“That’s one of my favourites downtown. There are so many now. Almost every area of Prague has three or four of these fantastic coffee places and you can get absolutely high on the best roasted coffee.
“Whenever I go to the cinema, I usually go to the arthouse cinemas like Oko, Světozor and the newly reopened Pilotů up in Vršovice. It’s great to hang out in the bars there afterwards. I kind of tend to prefer that now than actually going to pubs.
“Although, that said, I do like Vinohradský Pivovar. The beer is great. The food is great. And it’s totally smoke-free, which is still a big surprise here in Prague.”
The last destination on our tour of “Steve Gove’s Prague” is Vyšehrad, the historical fort – believed to date from the 10th century – that juts out over the Vltava. The Scotsman lived just beneath Vyšehrad on the street Lumírova for several years – and recalls fondly his introduction to a spot he describes as “magical”.
“I got the tram up and got off a stop early and started wandering through this path, which seemed to be the street but it was a path that went through a beautiful little wooded area, near this ancient fortified wall.
“I came out of this wooded area, which ended up being where I stayed for the next six years.
“And just across the street the door there’s a path that leads into a tunnel through the fortified wall and then up some steps. It’s like a secret entrance into this magical fortified area, which is a park.
“It’s a beautiful, very peaceful place. Equally as nice at night as it is during the day, in the middle of winter when it’s freezing and in the middle of summer when it’s boiling hot. It’s a beautiful place to be.”
When you lived on Lumírova how often would you come up here to Vyšehrad?
“Pretty much daily. I used to tell people – well, I actually used to believe – that Vyšehrad was my back garden. Because literally out the door, across the street and I was there.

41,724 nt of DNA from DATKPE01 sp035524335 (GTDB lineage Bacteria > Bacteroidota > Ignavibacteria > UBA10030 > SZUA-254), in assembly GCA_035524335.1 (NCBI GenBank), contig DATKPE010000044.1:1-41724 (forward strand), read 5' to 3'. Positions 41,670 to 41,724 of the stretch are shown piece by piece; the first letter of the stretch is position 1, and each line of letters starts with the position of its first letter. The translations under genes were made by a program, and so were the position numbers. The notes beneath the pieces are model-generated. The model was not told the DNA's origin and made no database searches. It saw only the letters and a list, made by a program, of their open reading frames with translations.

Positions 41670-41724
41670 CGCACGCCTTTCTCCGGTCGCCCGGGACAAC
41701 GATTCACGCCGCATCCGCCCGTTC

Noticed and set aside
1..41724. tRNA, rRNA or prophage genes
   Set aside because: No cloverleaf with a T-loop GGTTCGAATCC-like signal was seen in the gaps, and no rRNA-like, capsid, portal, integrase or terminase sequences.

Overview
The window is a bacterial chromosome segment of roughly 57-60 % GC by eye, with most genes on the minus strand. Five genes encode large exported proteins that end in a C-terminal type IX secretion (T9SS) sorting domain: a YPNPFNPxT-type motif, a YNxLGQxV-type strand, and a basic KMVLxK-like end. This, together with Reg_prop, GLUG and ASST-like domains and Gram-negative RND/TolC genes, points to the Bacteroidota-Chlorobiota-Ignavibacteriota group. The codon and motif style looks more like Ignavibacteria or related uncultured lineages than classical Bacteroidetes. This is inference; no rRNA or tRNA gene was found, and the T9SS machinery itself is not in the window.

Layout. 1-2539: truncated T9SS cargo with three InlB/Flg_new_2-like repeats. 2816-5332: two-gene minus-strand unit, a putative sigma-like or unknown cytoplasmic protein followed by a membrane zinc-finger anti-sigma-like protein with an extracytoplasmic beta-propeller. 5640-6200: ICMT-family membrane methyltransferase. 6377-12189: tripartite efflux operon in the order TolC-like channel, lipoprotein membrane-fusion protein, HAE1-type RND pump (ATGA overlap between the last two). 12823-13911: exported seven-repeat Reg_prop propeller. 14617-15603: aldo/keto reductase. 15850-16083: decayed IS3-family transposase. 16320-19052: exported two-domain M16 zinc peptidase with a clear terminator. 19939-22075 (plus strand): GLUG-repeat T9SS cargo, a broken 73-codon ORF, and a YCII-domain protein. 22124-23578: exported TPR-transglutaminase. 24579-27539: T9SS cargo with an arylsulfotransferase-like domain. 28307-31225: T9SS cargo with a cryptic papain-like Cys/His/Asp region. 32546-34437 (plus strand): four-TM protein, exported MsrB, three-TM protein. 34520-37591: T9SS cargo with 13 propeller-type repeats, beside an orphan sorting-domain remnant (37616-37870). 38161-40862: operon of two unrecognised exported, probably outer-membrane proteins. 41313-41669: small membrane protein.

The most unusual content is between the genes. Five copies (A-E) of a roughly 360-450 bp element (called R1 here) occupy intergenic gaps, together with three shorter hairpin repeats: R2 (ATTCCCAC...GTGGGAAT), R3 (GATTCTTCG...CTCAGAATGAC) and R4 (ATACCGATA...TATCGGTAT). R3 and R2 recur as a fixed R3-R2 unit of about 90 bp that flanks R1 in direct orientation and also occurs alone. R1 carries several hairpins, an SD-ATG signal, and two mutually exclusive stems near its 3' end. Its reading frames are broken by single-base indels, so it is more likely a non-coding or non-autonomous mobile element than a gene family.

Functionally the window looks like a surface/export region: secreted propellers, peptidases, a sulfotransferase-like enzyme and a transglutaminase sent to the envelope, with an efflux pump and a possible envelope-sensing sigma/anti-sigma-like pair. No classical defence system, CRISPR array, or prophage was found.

“At the weekends I used to come up through the tunnel and go right across the whole stretch of Vyšehrad and go down the far side and walk along the river, which was lovely.
“Being from the northeast of Scotland it’s not hard to imagine that I miss the ocean, and for a long time that was kind of my substitute ocean, walking along the Vltava, along the waterfront.”
I know there’s a beer garden up here. Did you used to go there? And is there anything else up here for people to do?
“Actually, for a good number of years the beer garden became the night after the Fringe hangout zone.
“We used to set aside a time where everyone would gather up here and they’d cook sausages and vegetables on the grill which were to die for.
“There’d always be around 200 dogs running around picking up the scraps as well. But brilliant beer and a great place with a fantastic view.
“There’s no specific thing that you would need to come here for, other than just to be here.
“The church is beautiful, of course, and you should always try and take the opportunity of going in there, if it’s open. And definitely the cemetery.”
I find the cemetery is a great place to take people who have been to Prague a few times and feel like they’ve seen everything.
“Absolutely. Just to be able to walk past the graves of Dvořák, Smetana, Mucha, Destinnová – and the list continues. It’s a magical experience.
“At night in the winter months, when it’s still open but it’s dark, and people come up and light candles on the graves it’s beautiful and eerie at the same time.
“Then during the day, in the afternoon, you’ll hear the fantastic bells ringing out from the church tower Smetana’s Vltava, which is also a magical thing.”